It's been 9 years since Australian photographer Alexander Khimushin left home to travel the world, and he's since been to over 80 countries. While many travelers prefer short-term sightseeing tours, Khimushin is a firm believer that off the beaten path is the only way of traveling. Meeting indigenous people all over the world was the most inspiring part of his journey. This realization led to a personal project called, "The World in Faces," which he started around three years ago.
Travel and photography are two inseparable things in Khimushin's life. He has been photographing people he met during his trips since the very beginning. Three years ago while going through the archives of thousands of photos, Khimushin realized that he can put those portraits together to make a project. These were the people he met; they were the most interesting part of his travel experiences in the most distinct parts of the world. Inspired by the idea, he decided not only to publish those portraits, but to continue taking more of them as an ongoing photo project. It has become the main purpose of his journey.
I never take portraits in the studio or arrange a photo session with someone, so all the travel portraits are taken purely by chance — the one and only."
There are hundreds of unique ethnic minority groups in the world. These people are just incredible. However, due to globalization, economic hardship, war, racism, and religious discrimination, many of them are living on the edge, losing national identity, language, traditions, and, in many cases, facing total extinction. Watching it all happening before my eyes, I came up with an idea of the photo project, 'The World in Faces.'
There are more than 10,000 ethnic groups living on this planet. Sadly, many of them are disappearing. Khimushin wants to show diversity of our world through the portraits of the people he meets on his road. Imagine spending one-and-a-half months in Guatemalan Highlands with only one mission: to visit and take portraits of all the various ethnic groups of Mayan people or to reach remote locations of Siberia for the portraits of ethnic groups on the edge of disappearance. This photographer insists that if we all realize how unique and amazing we, the people, are, we will care more about each other and will be more tolerant to people of another ethnicity, religion, and culture.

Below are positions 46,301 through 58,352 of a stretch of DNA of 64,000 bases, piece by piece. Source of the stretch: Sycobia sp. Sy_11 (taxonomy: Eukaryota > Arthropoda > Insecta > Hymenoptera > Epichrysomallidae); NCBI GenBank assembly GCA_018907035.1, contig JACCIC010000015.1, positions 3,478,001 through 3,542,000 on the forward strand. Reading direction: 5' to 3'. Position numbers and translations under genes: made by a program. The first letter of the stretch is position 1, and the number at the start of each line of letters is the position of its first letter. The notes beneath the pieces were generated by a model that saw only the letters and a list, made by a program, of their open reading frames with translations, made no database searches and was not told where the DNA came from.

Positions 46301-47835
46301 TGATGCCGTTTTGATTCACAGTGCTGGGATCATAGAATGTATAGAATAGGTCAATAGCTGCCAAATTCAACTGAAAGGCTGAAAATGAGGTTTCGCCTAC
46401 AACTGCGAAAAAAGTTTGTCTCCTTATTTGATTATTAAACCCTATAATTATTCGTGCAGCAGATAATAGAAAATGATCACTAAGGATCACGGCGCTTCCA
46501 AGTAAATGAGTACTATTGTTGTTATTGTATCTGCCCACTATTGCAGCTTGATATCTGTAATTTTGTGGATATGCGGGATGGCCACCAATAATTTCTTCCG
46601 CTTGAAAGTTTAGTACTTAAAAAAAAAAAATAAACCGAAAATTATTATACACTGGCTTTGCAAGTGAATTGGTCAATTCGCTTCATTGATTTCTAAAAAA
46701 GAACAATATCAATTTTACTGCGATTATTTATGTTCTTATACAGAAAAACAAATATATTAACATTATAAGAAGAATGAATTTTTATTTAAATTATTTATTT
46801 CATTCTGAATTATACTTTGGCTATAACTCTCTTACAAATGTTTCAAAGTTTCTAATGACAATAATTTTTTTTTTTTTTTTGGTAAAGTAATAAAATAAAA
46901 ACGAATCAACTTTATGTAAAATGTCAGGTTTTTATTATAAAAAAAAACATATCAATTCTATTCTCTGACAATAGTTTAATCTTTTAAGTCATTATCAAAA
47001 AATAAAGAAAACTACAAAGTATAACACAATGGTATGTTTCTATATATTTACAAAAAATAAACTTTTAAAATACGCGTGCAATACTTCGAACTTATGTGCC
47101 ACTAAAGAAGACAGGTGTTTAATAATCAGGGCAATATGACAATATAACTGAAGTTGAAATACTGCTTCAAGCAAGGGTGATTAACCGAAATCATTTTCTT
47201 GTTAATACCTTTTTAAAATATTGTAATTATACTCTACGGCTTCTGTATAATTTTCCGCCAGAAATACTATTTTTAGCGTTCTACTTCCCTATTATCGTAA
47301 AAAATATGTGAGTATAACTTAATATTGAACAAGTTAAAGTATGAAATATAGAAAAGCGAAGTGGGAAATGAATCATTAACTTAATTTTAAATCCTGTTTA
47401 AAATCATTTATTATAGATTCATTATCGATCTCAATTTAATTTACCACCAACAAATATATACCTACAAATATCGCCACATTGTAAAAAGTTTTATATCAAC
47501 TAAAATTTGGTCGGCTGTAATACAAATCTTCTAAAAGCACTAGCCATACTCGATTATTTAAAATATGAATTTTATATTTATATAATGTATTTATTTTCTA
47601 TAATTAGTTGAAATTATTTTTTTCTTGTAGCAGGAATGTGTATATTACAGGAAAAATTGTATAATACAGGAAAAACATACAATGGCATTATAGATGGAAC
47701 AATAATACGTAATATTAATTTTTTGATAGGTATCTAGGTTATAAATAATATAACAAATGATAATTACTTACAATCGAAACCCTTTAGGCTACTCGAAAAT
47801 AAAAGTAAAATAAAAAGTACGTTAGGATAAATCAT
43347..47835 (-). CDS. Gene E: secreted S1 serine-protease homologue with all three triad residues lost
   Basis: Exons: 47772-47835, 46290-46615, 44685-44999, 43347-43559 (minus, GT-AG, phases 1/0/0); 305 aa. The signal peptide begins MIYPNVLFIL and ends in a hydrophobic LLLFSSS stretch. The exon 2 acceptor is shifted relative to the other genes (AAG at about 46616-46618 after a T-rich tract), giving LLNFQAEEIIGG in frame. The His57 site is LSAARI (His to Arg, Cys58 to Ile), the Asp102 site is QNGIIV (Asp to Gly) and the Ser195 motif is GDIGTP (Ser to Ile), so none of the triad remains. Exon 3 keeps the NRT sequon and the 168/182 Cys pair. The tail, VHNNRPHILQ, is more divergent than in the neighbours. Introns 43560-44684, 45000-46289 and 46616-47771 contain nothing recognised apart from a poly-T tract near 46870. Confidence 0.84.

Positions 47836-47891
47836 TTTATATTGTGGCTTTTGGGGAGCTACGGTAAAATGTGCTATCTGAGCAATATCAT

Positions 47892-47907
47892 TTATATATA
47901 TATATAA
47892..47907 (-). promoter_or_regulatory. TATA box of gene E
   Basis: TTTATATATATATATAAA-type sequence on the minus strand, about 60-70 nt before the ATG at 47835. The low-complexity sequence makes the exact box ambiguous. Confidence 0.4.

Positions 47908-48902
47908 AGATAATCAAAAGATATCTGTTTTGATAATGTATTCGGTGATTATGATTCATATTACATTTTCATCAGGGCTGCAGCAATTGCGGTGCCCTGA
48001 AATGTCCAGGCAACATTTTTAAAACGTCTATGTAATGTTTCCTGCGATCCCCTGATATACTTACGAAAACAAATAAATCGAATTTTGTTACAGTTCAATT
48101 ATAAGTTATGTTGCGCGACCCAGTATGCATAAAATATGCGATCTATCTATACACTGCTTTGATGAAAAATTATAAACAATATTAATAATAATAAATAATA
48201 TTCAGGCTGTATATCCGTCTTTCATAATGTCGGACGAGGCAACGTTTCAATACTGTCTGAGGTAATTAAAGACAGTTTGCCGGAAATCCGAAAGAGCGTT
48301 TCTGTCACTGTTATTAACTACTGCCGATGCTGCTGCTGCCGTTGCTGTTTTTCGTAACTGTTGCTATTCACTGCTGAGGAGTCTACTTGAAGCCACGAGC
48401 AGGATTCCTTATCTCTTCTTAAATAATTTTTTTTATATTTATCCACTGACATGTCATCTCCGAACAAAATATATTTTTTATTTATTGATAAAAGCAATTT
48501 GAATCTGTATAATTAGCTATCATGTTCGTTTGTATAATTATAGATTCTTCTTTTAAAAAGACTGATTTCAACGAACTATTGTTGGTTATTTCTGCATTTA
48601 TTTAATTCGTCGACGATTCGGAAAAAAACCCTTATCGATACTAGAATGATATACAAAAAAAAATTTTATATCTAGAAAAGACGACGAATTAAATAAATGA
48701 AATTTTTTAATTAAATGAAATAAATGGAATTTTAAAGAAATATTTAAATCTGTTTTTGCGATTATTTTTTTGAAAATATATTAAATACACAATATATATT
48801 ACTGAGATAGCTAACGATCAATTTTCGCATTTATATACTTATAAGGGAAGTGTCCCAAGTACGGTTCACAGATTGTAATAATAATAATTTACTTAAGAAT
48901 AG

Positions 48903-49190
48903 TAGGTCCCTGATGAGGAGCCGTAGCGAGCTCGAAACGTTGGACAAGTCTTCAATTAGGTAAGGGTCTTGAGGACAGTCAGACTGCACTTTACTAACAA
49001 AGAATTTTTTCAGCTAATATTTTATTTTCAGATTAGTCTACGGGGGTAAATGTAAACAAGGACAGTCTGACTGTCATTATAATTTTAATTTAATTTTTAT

While traveling around Wakhan Valley (one of the most remote places in the country), I was invited by locals to their traditional home. Inside, I was welcomed by an extended family and neighbors who gathered just to see the guest. There were many kids playing together. A little girl with her unusually blond hair and blue eyes was one of them. Natural light was coming to the room from a ceiling opening that they use for light and ventilation. She was sitting right beneath it on a clay cook top when I took her photo.
Indian Himalayas, tribal areas of Ethiopia, Mauritania, Western Sahara, Djibouti, Afghanistan, Mongolia, Guatemala, Cuba, Japan, tribal Africa, Central Asia — this is a small list of the places Khimushin has visited. His dream is to take portraits of people of all the ethnic minorities of the world and publish a photo book about them. Raising awareness of issues they're facing today is the biggest goal of the project.